The Ash Center’s Program on Democratic Governance strives to foster innovation in participatory democracy through initiatives such as Participedia. The Center’s work explores new models of participation, such as participatory budgeting, democratizing government through open and accessible data, and recent developments in deliberative and direct democracy. Participedia, which was developed in part through the efforts of Professor Archon Fung, harnesses the power of collaboration to respond to a recent global phenomenon: the rapid development of experiments in new forms of participatory politics and governance around the world.

We live in a world in which citizens of most countries are asking for greater involvement in collective decisions. Many governments, non-governmental organizations, and even some corporations are responding by experimenting with ways to increase public participation.

Hundreds of thousands of participatory processes occur each year in almost every country in the world. They are occurring in a wide variety of political and policy problems. And they often supplement and sometimes compete with more traditional forms of politics, such as representative democracy.

Participedia responds to these developments by providing a low-cost, easy way for hundreds of researchers and practitioners from across the globe to catalogue and compare the performance of participatory political processes.

Practitioners, activists, government officials, and journalists will benefit from Participedia’s searchable database of cases, methods, and organizations, including knowledge about how well processes have worked for similar problems, under similar conditions.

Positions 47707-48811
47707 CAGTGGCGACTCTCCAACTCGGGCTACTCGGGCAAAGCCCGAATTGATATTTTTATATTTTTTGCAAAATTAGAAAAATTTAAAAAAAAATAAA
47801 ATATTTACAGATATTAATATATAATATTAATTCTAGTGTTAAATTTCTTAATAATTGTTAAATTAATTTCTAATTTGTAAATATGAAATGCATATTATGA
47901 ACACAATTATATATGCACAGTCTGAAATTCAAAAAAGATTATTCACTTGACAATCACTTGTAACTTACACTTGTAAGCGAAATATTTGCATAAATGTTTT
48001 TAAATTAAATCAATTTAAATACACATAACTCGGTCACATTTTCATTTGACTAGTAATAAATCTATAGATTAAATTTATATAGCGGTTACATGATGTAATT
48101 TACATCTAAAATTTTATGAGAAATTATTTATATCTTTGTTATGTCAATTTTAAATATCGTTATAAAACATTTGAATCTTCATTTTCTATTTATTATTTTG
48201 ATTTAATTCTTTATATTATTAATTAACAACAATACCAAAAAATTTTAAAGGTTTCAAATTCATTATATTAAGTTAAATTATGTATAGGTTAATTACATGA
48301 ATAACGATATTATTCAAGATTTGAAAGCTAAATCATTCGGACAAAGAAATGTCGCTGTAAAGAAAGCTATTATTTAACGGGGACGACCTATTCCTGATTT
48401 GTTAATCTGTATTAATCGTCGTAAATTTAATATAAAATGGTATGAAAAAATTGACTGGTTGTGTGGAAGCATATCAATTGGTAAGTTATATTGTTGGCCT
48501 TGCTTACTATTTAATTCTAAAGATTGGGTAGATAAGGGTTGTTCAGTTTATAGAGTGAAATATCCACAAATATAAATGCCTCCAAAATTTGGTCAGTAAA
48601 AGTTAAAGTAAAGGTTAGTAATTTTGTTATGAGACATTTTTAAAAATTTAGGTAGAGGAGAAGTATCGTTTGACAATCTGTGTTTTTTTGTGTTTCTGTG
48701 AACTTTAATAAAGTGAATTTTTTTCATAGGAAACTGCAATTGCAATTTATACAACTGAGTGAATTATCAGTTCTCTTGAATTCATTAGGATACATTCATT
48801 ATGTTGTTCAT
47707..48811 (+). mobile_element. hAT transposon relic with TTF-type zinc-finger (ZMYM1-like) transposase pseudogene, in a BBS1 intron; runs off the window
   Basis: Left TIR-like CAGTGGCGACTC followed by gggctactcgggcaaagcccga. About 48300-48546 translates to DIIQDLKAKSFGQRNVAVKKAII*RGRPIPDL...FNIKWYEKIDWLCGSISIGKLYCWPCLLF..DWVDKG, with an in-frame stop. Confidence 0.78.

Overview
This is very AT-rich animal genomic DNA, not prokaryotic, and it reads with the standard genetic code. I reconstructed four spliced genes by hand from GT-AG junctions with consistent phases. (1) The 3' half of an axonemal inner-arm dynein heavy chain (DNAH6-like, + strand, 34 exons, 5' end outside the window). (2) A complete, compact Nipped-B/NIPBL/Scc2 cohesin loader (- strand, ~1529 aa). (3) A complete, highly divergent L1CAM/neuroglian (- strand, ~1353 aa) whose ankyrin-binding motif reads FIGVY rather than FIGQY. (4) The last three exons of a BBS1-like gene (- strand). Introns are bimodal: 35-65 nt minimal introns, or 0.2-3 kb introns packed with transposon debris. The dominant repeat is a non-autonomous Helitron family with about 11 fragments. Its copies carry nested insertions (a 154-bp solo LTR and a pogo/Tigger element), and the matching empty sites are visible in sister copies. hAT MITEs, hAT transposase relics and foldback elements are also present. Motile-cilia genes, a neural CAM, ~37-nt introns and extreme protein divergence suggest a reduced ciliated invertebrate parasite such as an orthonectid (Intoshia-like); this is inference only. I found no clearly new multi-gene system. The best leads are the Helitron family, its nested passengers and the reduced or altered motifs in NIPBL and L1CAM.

Social scientists, policy analysts, democratic theorists, and other scholars will benefit from access to a dynamic, diverse, and growing source of comparable qualitative and quantitative data. We encourage you to contribute information on case studies, methods and organizations. The more you participate, the more you will appreciate what this site has to offer.

The Participedia Team
The initial vision for Participedia was developed by Archon Fung (Kennedy School of Government, Harvard University) and Mark E. Warren (Department of Political Science, University of British Columbia), and is guided by an Executive Committee. This site was created by Drupal developers Affinity Bridge in partnership with the SIM Centre at Emily Carr, with contributions from a wide range of collaborators. 

Participedia's research goal is to develop a large article and database that will support evidence-based answers to the question: What kinds of participatory processes work best, for what purposes, and under what conditions? We hope that you and other practitioners, academics, and students from across the globe will be part of this endeavor, through either contributing content or sharing your analysis of the data found on this site.

Participedia provides open access to crowdsourced resources that are useful for undergraduate and graduate classroom settings, as well as professional development resources for practitioners, civil society organizations, and NGOs. Resources range from course syllabi and class assignments, to handbooks, simulations, and multi-media training material.